Off the subject: during World War II, was it called World War II? Or was this nomenclature applied later as with WWI?

honora on July 27, 2006 at 3:28 PM

My concern is that in the past they seem to have had an “in for a dime in for a dollar” mentality.

True, but in the past they were in for a dollar from the word go. It was four or five against one from the outset. This time they can limit things to Lebanon if they play their cards right. I hope.

Allahpundit on July 27, 2006 at 3:35 PM

The question is what happens if Syria and Iran jump in? Does the U.S. automatically jump in? Or do we attempt to solve this another way? I have not heard anything from the administration on this point (or from anybody in the federal government period). Has anybody else heard any soundbites to that effect? Obviously, for Iran to seriously attack Israel, they will have to cross Iraq at some point – I don’t see the U.S. letting them (I sure as hell hope not).

Rick on July 27, 2006 at 3:42 PM

One of the problems that the Israeli’s are having is a reluctance to use air power as ground support.

There was a piece yesterday or the day before in Haaretz or J. Post and they quoted an Israeli officer as saying that the movement through the Lebanese towns was slow because they were not using air power (I suppose a lot of helicopter support but also air to ground missiles) because they were concerned about causing civilian casualties in the residential areas from which the Hezbollah are fighting.

If this is true then I think it’s a bit of a concern. It would signify that the Israelis, apart from trying to act decently, may be more concerned about world reaction than they are about actually getting this thing won.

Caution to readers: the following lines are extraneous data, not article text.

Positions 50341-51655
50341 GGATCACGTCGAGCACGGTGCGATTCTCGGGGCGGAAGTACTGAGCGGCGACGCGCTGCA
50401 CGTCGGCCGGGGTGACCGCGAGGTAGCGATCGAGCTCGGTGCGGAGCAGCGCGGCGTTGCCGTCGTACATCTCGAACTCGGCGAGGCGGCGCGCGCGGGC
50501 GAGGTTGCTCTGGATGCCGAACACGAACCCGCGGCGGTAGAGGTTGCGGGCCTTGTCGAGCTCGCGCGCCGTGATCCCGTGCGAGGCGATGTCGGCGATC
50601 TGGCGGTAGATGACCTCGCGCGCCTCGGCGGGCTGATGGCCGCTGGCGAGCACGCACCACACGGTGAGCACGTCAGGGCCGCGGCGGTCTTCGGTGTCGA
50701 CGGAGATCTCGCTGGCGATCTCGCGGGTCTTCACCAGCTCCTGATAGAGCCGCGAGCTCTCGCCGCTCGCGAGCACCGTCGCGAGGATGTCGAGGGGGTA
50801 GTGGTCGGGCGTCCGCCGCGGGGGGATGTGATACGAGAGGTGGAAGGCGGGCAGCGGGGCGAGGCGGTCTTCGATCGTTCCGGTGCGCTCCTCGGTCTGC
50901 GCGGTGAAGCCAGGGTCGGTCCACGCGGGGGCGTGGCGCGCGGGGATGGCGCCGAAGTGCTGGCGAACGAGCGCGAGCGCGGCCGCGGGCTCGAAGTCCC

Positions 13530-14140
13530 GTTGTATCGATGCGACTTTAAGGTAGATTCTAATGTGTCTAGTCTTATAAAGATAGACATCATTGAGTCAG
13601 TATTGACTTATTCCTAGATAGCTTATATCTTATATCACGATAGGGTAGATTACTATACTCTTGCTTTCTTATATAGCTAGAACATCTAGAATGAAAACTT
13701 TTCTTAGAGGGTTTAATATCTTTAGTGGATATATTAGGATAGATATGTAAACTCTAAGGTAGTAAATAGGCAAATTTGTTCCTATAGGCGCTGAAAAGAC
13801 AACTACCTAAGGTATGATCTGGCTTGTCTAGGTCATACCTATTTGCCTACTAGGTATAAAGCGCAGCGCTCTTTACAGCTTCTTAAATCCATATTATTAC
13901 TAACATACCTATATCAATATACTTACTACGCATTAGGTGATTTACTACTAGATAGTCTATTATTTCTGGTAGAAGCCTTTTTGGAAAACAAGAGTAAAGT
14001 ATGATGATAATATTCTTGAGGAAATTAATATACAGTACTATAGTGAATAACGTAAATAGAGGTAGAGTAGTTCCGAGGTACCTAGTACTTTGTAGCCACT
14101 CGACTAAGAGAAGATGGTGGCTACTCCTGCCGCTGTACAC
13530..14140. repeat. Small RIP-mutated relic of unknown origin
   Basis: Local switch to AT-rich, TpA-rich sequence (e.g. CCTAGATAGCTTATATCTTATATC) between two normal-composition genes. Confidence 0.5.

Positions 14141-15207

I just think you do the best you can, within reason, not to kill civilians. The Israelis have sent leaflets. Everyone in Southern Lebanon knows there’s a war on and they should probably get out. If they choose to remain, then there is a risk in staying in a war zone. If they were prevented from leaving by Hezbollah, well then it’s Hezbollah’s fault.

In any event, every time the Israeli’s find a strong point in a house, or a basement or an apartment or a Mosque (does Hezbollah use Mosques as military installations?—-naaaahhh) they should just call in the Air Force, and hit it with whatever missile will best clear it out, then move on to the next.If there are civilian deaths, well, they shouldn’t have been there.

I am really just worried that the Israelis are being a bit too sensitive here (I know this sounds harsh). From my viewpoint, with all the bombing and fighting over the past two weeks, the loss of about 600 Lebanese (INCLUDING Hezbollah) seems a lot lower than anyone might have expected.

Blaise on July 27, 2006 at 3:47 PM

Blaise: I heard just the opposite from some retired uniform on the news: that the problem is that they are reluctant to commit themselves to the kind of door to door, hand to hand combat that excising a guerilla force like H would entail. Perhaps this assumes that air power wouldn’t be an option? Dear God.

honora on July 27, 2006 at 3:55 PM

With a war spanning generations as this Israeli Muslim battle, the war effort is only as good as the next generation of soldiers.

It takes one generation to lose all that had been won before. The question is: have the newest generations of Israelis bought the current dogma that you are not allowed to fight an all-out war even to save your own nation?

This dogma has been generated, of course, by the enemies of Israel, who have been consistant losers in this battle. It certainly goes against human survival instincts.

If the Israelis have bought into the new dogma, then we have only a siege. A seige of nation, not a castle.

entagor on July 27, 2006 at 7:11 PM

Did anyone catch this on You Tube?

UN ambulance picking up fighters in Gaza Strip

venmax on July 27, 2006 at 8:33 PM

venmax

Whoa! Why isn’t this all over the place?!

What’s up with this, koffi?

The U.N. is clearly siding with terrorists.

techno_barbarian on July 27, 2006 at 10:13 PM

I found this on SondraK’s website. It’s really an odd mix of politics and culture. A lot of funny and intersting stuff on it all the time…

http://www.sondrak.com/